Sunday, June 15, 2014

Dreams in the Witch House and Robert Suydam

A commission I did for a student film inspired by the Lovecraft story. I had fun working on this one, especially the design of the poster. In reality Dreams in the Witch House is really the only story by Lovecraft that freaking creeped me out to no end; it's this blackly-dismal story of a helpless student who is perpetually harassed by horrendous supernatural forces well beyond his control, and who wish for him to join in their unspeakable horrors. 

I would personally declare that this is Lovecraft's blackest story, with other dark stories, like Cthulhu or Colour, actually having a sort of descriptive or conceptual beauty or wonder to them; whereas this story is to me his most horrifically dreary in its systematical destruction of Gilman's sanity, though there is a bit of wonder in the concept of Gilman being physically pulled to a specific point in space—that scene left me genuinely awestruck. 

I have a bizarre fascination with The Horror at Red Hook. Perhaps it's the pulpy, noir nature of the story, or perhaps it's Lovecraft's powerful description of 1920's Brooklyn--or both--but I keep getting drawn back to its story, its environs and its characters.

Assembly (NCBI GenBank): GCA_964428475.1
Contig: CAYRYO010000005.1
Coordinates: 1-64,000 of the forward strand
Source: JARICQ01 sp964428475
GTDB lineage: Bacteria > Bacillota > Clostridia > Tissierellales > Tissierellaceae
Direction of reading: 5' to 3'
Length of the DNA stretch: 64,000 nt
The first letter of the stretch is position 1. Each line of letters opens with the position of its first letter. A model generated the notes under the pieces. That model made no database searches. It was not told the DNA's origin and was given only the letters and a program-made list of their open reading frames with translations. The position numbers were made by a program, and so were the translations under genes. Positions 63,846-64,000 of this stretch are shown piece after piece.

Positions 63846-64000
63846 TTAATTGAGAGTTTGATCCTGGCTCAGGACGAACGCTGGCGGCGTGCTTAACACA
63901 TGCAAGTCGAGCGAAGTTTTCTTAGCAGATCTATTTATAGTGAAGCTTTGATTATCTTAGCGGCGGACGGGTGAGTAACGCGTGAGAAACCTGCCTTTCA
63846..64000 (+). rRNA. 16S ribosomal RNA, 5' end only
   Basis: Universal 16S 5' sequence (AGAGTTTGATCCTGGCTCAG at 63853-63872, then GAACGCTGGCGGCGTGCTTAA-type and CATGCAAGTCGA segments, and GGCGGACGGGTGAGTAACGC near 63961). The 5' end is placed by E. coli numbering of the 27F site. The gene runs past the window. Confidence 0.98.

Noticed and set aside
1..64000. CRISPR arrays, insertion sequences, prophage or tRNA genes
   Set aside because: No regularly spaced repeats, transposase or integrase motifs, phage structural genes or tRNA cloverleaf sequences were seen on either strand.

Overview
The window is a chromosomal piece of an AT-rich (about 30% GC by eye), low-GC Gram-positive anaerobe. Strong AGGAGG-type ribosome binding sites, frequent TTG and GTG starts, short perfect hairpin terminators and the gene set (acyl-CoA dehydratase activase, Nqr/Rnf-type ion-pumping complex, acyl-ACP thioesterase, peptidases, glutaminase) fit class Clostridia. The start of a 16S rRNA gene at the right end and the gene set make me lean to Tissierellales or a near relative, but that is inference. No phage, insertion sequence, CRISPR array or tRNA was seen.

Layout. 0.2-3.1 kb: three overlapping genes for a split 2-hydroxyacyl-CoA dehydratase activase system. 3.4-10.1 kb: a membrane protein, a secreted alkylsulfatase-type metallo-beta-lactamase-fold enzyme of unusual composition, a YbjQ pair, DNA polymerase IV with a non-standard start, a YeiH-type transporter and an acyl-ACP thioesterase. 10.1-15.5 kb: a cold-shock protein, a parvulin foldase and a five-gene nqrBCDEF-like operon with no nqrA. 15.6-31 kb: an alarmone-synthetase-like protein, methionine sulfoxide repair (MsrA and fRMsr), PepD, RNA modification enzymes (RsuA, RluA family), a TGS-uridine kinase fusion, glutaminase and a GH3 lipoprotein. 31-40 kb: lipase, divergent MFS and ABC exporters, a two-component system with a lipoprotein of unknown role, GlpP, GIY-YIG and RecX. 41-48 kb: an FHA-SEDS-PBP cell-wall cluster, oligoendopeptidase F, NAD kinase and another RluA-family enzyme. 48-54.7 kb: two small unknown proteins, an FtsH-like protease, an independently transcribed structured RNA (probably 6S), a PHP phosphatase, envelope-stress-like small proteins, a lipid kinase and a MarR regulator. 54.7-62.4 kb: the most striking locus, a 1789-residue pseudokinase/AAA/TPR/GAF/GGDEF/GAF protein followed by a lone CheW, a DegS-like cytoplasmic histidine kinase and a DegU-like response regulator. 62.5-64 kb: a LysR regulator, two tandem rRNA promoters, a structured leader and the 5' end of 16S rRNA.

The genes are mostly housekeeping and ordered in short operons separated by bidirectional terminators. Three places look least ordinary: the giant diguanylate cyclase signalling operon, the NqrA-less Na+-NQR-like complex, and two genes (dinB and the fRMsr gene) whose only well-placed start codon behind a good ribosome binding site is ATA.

Suydam is a curious character, and even more curious for the fact I have no information as to what his inspiration was, as Joshi in his extensive biography gives no mention, only going into detail about the character of Malone, who in Lovecraft's context is himself a fascinating persona. Was Suydam based on an actual person Lovecraft saw in Brooklyn, or perhaps a character from one of the infinitesimal pulps he read as a youth/young man? Maybe we'll never know. 

I find it fascinating that, today, we'd look at the character of Suydam as this open-minded urbanite, ahead of his time in his thinking; this contrasts sharply with Lovecraft in his day, with his prejudiced stance, and who could only look with disdain and horror at this member of the noble Danish race denigrating himself by associating himself with the untermensch of urban American society. Juxtapositions like that that explore America's ever changing philosophies, moralities and perspectives have always fascinated me to no end.

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